New Year’s Eve superstitions and traditions have been around a long time. From cheering as the ball drops to the best movies to watch while ringing in the New Year and captions for your inevitable Champagne-toasted social media selfies, we celebrate the dawning of each new calendar year in modern, sometimes whimsical, sometimes downright zany, ways. But one New Year’s image is enduring: that of a new baby, sometimes donning a top hat and sash. Doesn’t ring a bell? Here’s everything worth wondering about the centuries-old Baby New Year.
Who Is Baby New Year?
Baby New Year is an illustration of a baby, sometimes depicted with a hat or sash, who represents the birth of the new calendar year. He is often seen alongside Father Time, the now-grown Baby New Year from the previous year. At the end of each year, Father Time bestows the wisdom and knowledge he’s learned over the course of the year to the newly born Baby New Year, who will spend the year growing and learning before passing on his knowledge as Father Time next January 1, and so forth. (Father Time is often seen with a scythe because he is based on the Roman god Saturn, who was tied to farming and was celebrated with harvest-time festivities. The scythe is a symbol of the endurance of time, which will never stop and will eventually “cut down” all living things.) Together, the illustrated figures of Baby New Year and Father Time are personifications of the passage of time giving way to the vibrancy of a brand-new year.
How Long Has Baby New Year Been Around?
Baby New Year has been in existence since roughly 600 B.C. and came about originally in ancient Greece. Every year, the Greeks celebrated Dionysus, the god of wine and fertility, and this celebration would include parading a baby through the streets in a basket, which represented Dionysus’s birth. The babe’s image was carried on in early Christian celebrations, where he also represented Baby Jesus.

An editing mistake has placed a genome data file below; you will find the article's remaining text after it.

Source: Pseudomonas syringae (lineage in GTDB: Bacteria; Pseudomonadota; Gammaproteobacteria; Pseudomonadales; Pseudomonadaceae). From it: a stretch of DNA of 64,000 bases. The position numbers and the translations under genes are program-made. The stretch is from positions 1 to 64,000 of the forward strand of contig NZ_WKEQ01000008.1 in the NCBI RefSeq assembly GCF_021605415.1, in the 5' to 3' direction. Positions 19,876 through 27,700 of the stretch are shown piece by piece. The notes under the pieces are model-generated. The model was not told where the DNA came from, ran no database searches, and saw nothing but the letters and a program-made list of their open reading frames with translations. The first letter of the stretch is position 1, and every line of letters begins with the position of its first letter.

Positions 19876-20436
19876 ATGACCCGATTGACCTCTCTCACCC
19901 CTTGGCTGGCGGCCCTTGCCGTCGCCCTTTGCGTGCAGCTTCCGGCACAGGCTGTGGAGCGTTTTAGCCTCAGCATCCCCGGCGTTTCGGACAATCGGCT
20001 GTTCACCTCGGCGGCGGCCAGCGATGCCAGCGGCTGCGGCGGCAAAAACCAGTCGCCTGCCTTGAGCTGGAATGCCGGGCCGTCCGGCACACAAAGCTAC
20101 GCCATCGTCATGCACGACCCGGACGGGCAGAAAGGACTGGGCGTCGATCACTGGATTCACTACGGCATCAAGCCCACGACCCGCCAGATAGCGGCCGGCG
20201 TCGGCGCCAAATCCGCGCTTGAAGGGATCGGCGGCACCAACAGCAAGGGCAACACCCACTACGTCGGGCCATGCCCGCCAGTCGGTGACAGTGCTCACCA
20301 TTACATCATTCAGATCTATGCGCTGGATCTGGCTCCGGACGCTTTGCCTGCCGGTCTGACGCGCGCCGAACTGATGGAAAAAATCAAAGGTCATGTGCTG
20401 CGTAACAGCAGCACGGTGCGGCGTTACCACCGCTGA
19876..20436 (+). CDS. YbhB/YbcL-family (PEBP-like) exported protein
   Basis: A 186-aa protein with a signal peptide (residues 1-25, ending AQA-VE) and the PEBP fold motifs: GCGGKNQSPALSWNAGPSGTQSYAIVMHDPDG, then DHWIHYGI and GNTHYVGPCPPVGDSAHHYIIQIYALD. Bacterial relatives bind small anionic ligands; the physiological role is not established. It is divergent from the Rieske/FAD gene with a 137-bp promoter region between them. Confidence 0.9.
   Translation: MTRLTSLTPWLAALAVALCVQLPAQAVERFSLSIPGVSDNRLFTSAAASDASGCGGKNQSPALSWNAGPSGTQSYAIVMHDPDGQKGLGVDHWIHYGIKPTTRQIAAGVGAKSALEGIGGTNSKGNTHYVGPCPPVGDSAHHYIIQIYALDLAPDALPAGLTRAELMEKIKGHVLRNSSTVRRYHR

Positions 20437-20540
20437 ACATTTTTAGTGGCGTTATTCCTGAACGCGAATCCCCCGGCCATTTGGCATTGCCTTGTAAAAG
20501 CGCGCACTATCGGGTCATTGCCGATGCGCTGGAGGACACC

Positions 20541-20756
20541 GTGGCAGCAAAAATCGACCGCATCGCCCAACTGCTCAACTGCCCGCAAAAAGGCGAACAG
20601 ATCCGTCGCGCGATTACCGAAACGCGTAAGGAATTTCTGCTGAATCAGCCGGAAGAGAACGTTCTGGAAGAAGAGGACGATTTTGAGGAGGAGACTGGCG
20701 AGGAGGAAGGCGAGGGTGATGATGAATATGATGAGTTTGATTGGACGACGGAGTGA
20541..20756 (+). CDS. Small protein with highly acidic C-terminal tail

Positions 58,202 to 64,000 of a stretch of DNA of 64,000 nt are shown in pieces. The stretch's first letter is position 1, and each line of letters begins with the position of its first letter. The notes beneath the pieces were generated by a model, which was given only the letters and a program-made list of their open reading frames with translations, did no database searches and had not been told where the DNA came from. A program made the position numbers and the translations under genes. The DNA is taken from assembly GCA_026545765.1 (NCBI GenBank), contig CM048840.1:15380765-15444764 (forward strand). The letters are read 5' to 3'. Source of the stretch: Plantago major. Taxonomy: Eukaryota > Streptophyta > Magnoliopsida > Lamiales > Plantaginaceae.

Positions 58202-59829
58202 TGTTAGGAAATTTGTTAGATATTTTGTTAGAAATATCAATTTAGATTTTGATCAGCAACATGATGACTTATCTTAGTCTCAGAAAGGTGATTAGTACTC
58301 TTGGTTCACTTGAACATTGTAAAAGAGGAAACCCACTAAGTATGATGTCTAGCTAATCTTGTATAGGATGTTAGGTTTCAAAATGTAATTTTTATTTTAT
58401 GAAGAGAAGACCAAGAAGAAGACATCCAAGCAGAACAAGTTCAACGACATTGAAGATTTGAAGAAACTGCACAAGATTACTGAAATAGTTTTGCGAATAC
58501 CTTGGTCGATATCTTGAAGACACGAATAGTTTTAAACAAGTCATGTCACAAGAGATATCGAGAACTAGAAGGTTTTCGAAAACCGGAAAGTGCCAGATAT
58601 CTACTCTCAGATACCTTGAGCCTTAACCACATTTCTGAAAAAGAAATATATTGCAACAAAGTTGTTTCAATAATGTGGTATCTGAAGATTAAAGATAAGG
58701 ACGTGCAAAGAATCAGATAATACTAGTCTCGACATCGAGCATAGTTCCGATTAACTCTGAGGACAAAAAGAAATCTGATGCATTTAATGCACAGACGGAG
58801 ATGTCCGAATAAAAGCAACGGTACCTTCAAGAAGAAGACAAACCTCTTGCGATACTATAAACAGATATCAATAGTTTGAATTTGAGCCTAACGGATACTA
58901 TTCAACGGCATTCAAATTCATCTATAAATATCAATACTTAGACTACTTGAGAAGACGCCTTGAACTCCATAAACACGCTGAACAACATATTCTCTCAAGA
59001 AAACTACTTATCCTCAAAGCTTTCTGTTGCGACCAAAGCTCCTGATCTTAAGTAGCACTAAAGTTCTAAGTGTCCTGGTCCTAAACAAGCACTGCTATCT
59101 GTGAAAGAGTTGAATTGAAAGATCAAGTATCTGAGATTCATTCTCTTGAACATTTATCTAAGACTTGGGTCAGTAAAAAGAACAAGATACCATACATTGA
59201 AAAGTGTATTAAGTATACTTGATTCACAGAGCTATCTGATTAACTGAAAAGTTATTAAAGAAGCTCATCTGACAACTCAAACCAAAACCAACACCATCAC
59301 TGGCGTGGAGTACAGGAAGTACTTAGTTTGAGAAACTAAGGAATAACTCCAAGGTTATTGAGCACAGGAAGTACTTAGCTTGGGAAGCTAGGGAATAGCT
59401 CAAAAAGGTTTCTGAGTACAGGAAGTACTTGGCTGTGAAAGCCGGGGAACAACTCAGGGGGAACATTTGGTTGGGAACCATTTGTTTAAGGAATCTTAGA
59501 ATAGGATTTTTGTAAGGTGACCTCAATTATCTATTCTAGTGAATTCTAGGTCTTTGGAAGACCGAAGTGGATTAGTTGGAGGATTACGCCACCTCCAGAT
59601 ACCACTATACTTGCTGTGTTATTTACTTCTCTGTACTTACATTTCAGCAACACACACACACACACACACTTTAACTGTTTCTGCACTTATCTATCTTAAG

By the early 1900s, Baby New Year was still going strong, even immortalized further by illustrator (and Norman Rockwell mentor) J.C. Leyendecker in a series of Saturday Evening Post New Year’s covers, from 1907 to 1943.
What About Modern Examples of Baby New Year?
The modern (at least from the standpoint of Baby New Year’s very long history) Rudolph’s Shiny New Year stop-motion animated film (1976) has Father Time and Santa Claus teaming up to recover an escaped Baby New Year named Happy, who runs away after getting his feelings hurt when jokes are made about the size of his ears (even adorable, lucky New Year babies have feelings!).
Some towns have a tradition of dubbing the first baby born after 11:59 p.m. “Baby New Year,” while some companies like to gift free marketing products to the first baby born after the clock strikes midnight.
For 16 years, Jax Brewery in New Orleans played “babysitter” to a papier-mâché Baby New Year.
And for the country music lovers, Willie Nelson has included a Baby New Year in his New Year’s Eve festivities in numerous past events.